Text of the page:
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Star Trak: August 2019

For immediate release: July 29, 2019

BLOOMINGTON, Ind. -- The annual Perseid meteor shower will peak on the night of Aug. 12-13. The Perseid shower is one of the most popular every year because it happens on warm summer nights, when gazing at the starry sky is always enjoyable. This year its peak will be just two days before full moon, so moonlight will interfere with the display. In a dark sky as many as 110 meteors per hour may be visible. Some will leave smoke trails that last several seconds after the meteor has vanished.

The Perseids will be visible for most of August, though there will be fewer meteors to see the farther from the peak date you watch. If the peak is hidden by clouds, try looking for meteors again as soon as the night sky is clear. To minimize the effect of local light pollution, which can obscure as many as half of the meteors, try to avoid artificial lights.

Perseids Meteor ShowerPerseids Meteor Shower
Photo Credit: NASA/JPL

Face east if you have a clear view in that direction, and use a building or tree to block the moon. Look about halfway up the sky from the horizon. You won't need binoculars or a telescope because the meteors move much too fast for those devices. The Perseids produce more of the extremely bright meteors called fireballs than any other shower. The chances of seeing a fireball will be greatest near dawn.

The Perseids may appear anywhere in the sky, but they will seem to originate from a point called the radiant in the constellation Perseus, which gives these "shooting stars" their name. The higher the radiant is above the northeastern horizon, the more meteors will be visible. Perseus is just north of the W-shaped constellation Cassiopeia in the Milky Way. Meteors near the radiant will have short trails because we see them nearly straight on, while those far from the radiant will look longer because they are seen from the side.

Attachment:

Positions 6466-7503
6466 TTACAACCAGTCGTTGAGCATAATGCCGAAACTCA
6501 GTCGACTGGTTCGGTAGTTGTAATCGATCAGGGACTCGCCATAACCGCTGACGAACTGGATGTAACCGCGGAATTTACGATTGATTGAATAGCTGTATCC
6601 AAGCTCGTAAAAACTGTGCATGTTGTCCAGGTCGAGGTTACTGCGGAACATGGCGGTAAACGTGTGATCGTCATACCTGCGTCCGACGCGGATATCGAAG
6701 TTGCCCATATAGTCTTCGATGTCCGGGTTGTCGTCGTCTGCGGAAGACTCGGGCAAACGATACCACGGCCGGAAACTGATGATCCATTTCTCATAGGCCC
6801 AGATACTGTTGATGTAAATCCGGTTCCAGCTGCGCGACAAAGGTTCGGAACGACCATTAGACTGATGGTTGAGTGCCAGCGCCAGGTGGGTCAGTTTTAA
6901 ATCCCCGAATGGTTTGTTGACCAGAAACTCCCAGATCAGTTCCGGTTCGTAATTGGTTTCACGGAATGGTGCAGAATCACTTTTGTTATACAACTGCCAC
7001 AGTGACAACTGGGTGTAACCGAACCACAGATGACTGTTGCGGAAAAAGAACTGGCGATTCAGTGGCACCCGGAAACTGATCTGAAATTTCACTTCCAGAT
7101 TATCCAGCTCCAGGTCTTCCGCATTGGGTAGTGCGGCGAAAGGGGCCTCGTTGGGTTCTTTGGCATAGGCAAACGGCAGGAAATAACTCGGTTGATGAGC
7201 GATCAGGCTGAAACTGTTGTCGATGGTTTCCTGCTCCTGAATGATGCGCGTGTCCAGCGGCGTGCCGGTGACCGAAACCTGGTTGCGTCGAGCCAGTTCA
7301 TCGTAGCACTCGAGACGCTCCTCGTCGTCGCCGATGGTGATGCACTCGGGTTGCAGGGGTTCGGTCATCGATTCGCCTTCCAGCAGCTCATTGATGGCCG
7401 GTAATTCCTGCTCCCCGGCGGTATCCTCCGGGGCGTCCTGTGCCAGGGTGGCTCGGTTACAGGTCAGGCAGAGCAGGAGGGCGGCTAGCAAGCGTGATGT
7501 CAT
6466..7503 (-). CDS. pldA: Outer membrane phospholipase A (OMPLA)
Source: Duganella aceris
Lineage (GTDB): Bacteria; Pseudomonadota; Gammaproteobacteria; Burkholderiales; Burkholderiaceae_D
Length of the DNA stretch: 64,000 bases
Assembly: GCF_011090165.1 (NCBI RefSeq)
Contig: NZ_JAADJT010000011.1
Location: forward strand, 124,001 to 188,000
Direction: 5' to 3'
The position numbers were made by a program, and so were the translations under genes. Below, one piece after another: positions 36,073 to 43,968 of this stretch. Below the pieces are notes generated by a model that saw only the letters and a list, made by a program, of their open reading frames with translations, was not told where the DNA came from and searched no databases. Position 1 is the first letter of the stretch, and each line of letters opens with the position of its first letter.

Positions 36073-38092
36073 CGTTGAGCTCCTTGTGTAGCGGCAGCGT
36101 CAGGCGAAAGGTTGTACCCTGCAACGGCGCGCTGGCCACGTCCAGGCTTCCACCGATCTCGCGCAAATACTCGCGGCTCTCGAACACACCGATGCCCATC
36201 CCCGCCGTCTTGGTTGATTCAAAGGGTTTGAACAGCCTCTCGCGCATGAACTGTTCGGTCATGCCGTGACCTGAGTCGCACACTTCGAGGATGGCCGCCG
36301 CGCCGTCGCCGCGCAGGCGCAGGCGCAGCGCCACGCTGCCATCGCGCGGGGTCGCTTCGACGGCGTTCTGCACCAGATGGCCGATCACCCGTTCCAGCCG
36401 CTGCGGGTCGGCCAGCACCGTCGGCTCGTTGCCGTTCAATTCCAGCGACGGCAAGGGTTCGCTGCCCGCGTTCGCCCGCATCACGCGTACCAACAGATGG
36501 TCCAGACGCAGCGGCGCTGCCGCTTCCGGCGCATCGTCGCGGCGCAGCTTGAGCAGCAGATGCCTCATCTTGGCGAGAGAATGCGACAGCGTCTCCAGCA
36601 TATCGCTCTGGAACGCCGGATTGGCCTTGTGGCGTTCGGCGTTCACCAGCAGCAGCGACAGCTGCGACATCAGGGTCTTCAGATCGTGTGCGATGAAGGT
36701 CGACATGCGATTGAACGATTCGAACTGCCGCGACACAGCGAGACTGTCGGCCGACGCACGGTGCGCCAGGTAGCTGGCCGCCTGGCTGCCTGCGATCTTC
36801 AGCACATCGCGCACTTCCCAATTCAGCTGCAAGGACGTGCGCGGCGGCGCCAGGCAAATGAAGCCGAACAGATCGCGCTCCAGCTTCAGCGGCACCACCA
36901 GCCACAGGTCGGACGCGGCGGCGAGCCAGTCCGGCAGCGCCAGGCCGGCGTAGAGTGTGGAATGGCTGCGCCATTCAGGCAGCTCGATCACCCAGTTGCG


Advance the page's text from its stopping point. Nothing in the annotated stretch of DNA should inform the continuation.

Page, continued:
Most meteor showers happen when Earth crosses the orbit of a comet, and the Perseids come from Comet Swift-Tuttle. The meteors are caused by particles released from the comet's nucleus and left behind in space. As Earth plows through this stream of debris, ranging in size from sand grains to pebbles, each particle slams into our atmosphere at a speed of more than 30 miles per second and burns up almost instantly from friction with air molecules. The resulting heat momentarily creates a streak of glowing air that we see as a meteor. All of this happens about 60 miles above the ground, regardless of how close some meteors may appear.


Mercury will have its best morning appearance of the year during August for observers at mid-northern latitudes. On Aug. 9 it will rise about 90 minutes before the sun and be 10 degrees above the east-northeastern horizon a half hour before sunrise. Nearby the two bright stars Castor and Pollux will form a line with the planet. Mercury will continue to brighten as the month passes, but it will drop lower until it is lost in the sun's glow by Aug. 26.

Jupiter will be near the bright red-orange star Antares in the constellation Scorpius during August. The giant planet will be highest in the south around nightfall, so that will be the best time to view it with a telescope. As soon as evening twilight ends, astro-photographers at dark sites will have fine opportunities to capture Jupiter against the background of the Milky Way. Jupiter will set around 2 a.m. local time at the start of the month and two hours earlier by month's end.

Thirty degrees east of Jupiter will be bright yellow Saturn. At the beginning of the month the ringed planet will be highest in the southern sky around 11:30 p.m., sinking out of sight in the west by 4 a.m. All of that will happen two hours earlier at month's end. Saturn's famous rings will be tilted 25 degrees to our line of sight.

Venus and Mars will be hidden from view by the glare of the sun throughout August.

Light pollution

If you look at the constellation Cassiopeia in the northeast on a clear summer night and can't see the Milky Way sprawling high across the sky from the northern to the southern horizon, it means your sky has significant light pollution. This is the case for about two-thirds of the world's population. This dimming of the night sky is caused by excessive artificial lighting, much of which is wasted. See the International Dark-Sky Association website for more information.

Moon phases

The moon will be at first quarter on Aug. 7, full on Aug. 15, at third quarter on Aug. 23 and new on Aug. 30.

Author: Hal Kibbey Email: hkibbey [at]

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